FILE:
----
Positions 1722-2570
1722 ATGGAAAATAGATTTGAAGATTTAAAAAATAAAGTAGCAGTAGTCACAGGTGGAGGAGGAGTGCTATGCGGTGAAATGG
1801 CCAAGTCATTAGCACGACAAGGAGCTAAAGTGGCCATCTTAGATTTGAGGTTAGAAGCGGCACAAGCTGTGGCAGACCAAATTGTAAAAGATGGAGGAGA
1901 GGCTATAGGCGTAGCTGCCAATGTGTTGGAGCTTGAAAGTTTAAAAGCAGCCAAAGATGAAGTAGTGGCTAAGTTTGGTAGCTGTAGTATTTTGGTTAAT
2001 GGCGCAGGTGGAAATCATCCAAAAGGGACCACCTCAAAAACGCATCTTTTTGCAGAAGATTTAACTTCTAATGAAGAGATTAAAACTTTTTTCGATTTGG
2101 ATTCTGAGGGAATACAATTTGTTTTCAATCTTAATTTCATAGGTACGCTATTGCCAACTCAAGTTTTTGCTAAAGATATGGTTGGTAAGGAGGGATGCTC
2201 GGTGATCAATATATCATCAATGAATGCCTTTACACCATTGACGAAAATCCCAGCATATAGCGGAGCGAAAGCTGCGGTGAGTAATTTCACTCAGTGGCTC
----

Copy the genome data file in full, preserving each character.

Positions 1722-2570
1722 ATGGAAAATAGATTTGAAGATTTAAAAAATAAAGTAGCAGTAGTCACAGGTGGAGGAGGAGTGCTATGCGGTGAAATGG
1801 CCAAGTCATTAGCACGACAAGGAGCTAAAGTGGCCATCTTAGATTTGAGGTTAGAAGCGGCACAAGCTGTGGCAGACCAAATTGTAAAAGATGGAGGAGA
1901 GGCTATAGGCGTAGCTGCCAATGTGTTGGAGCTTGAAAGTTTAAAAGCAGCCAAAGATGAAGTAGTGGCTAAGTTTGGTAGCTGTAGTATTTTGGTTAAT
2001 GGCGCAGGTGGAAATCATCCAAAAGGGACCACCTCAAAAACGCATCTTTTTGCAGAAGATTTAACTTCTAATGAAGAGATTAAAACTTTTTTCGATTTGG
2101 ATTCTGAGGGAATACAATTTGTTTTCAATCTTAATTTCATAGGTACGCTATTGCCAACTCAAGTTTTTGCTAAAGATATGGTTGGTAAGGAGGGATGCTC
2201 GGTGATCAATATATCATCAATGAATGCCTTTACACCATTGACGAAAATCCCAGCATATAGCGGAGCGAAAGCTGCGGTGAGTAATTTCACTCAGTGGCTC